World Rhino Day: 22 September

World Rhino Day: 22 September

WORLD RHINO DAY: 22 SEPTEMBER

Legal trade in rhino horn has been banned by CITES since 1977.

Killing rhinos and selling rhino horn is illegal. Those involved are linked to transnational organised crime syndicates – much the same as human traffickers and drug cartels ? which make a lot of money from those who buy rhino horn.

Started by WWF South Africa in 2010, World Rhino Day was initiated to draw attention to South Africa’s rhinos as the poaching threat emerged. World Rhino Day has since grown exponentially, uniting NGOs, zoos, cause-related organizations, businesses, and concerned individuals from all around the world.

WWF has been working on rhino conservation in Africa since the 1960s, in partnership with international conservation organisations and government wildlife agencies. In response to the dramatic increase in cases of rhino poaching, WWF-SA has launched a national programme to strengthen rhino conservation efforts. Learn more about WWF-SA`s Rhino Program.

wwf.org.za

RHINO HORN IS NOT MEDICINE

indian-rhino-horn - world rhino day 22 September

Profile of a Rhino Horn User.

WORLD RHINO DAY CELEBRATES ALL 5 RHINO SPECIES

According to International Union for Conservation of Nature’s Red List of Threatened Species: Black rhinos, Sumatran rhinos and Javan rhinos are “critically endangered” which is the list’s highest risk category. Greater one-horned rhinos are “vulnerable” which means they may become endangered unless circumstances improve. White rhinos are “near threatened“, which means they may be considered threatened by extinction in the near future. More facts about rhinos. – livescience.com

GREATER ONE-HORNED RHINO

Wild Indian rhinoceros in Kaziranga National Park - Image by Yathin S Krishnappa.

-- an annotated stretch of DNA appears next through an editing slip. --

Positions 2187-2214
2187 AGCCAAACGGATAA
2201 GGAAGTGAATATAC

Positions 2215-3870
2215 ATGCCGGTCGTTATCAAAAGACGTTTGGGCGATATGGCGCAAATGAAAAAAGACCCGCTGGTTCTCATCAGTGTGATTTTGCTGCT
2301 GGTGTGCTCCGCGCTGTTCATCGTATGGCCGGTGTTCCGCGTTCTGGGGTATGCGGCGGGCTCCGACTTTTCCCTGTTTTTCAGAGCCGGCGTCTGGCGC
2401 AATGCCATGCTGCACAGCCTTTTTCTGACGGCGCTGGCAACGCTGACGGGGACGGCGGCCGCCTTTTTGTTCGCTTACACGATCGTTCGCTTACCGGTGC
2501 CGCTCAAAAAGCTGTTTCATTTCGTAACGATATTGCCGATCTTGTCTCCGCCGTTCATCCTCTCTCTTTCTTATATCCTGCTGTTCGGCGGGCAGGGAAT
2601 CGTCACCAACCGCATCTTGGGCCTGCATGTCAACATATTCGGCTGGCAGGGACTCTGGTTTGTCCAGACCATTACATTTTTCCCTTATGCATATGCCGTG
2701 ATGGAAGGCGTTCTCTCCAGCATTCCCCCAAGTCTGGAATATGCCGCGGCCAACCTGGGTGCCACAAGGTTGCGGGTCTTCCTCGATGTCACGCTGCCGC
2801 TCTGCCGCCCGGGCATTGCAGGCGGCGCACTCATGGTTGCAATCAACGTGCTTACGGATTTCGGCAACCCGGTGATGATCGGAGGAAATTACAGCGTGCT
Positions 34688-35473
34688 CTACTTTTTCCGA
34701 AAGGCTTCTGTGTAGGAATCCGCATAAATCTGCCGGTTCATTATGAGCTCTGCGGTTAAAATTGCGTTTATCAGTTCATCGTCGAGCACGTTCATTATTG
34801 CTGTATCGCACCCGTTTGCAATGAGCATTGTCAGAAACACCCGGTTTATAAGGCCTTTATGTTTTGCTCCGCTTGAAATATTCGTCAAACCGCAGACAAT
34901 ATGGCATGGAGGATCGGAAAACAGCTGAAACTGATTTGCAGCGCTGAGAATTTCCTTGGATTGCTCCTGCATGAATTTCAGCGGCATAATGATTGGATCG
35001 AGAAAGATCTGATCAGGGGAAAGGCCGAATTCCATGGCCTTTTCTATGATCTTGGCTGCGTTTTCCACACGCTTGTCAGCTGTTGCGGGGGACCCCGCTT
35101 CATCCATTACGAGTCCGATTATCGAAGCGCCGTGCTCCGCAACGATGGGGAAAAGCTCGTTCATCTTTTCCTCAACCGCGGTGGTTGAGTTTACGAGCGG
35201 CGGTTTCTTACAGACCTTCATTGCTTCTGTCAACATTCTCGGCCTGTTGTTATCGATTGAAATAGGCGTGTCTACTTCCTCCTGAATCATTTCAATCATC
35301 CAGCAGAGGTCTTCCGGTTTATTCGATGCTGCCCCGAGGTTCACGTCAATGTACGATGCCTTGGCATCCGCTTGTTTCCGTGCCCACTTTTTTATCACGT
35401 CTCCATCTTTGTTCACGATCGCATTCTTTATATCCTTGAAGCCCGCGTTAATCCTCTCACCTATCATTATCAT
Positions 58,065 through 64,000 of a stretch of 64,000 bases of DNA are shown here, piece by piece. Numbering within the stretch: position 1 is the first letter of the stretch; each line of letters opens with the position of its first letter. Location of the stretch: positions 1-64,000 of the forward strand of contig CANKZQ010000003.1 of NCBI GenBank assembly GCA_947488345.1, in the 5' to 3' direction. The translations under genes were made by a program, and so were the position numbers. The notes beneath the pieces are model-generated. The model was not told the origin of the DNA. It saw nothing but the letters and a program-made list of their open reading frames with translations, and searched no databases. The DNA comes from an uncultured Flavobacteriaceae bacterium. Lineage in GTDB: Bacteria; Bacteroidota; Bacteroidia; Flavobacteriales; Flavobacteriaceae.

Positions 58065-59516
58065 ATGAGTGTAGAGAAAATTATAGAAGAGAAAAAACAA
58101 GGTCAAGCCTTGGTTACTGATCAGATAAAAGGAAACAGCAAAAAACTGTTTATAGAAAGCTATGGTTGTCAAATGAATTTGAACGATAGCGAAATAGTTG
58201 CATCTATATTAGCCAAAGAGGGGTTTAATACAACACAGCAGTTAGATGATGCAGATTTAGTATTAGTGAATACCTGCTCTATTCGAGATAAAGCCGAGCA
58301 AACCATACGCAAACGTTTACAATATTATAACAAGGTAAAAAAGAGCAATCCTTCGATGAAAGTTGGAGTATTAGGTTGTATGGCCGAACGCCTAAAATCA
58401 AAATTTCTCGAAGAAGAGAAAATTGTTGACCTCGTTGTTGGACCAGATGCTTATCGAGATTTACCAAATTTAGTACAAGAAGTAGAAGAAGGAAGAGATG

Wild Indian rhinoceros in Kaziranga National Park – Image by Yathin S Krishnappa. (CC BY-SA 3.0)

The Greater one-horned rhino is the largest of the rhino species, identified by a single black horn about 8-25 inches long and a grey-brown hide with skin folds, which give it an armor-plated appearance. They are primarily grazers, with a diet consisting almost entirely of grasses as well as leaves, branches of shrubs and trees, fruit and aquatic plants. – More info at worldwildlife.org

BLACK RHINO

Black rhinoceros mother and calf in the Etosha National Park. The mother-calf pair made a rare appearance just after sunset at a waterhole. Image by Yathin S Krishnappa.

Black rhinoceros mother and calf in the Etosha National Park. The mother-calf pair made a rare appearance just after sunset at a waterhole. Image by Yathin S Krishnappa. (CC BY-SA 3.0)

Black Rhinos boast two horns, the foremost more prominent than the other. The horns grow as much as eight centimeters a year, and have been known to grow up to one and a half meters long. A black rhino has a pointed upper lip and they are browsers, getting most of their sustenance from eating trees and bushes. – More info at animals.nationalgeographic.com

WHITE RHINO

The White Rhino is the larger of the two African species. White rhinos also have two horns, with the front horn usually much larger than the inner horn. It has a bigger head, due to the muscles that support its neck, as the animal feeds from the ground with its head lowered for much of the day. White rhinos feed on grasses and their broad upper lip is adjusted to this type of food (hence the synonym square-lipped). – More info at savetherhino.org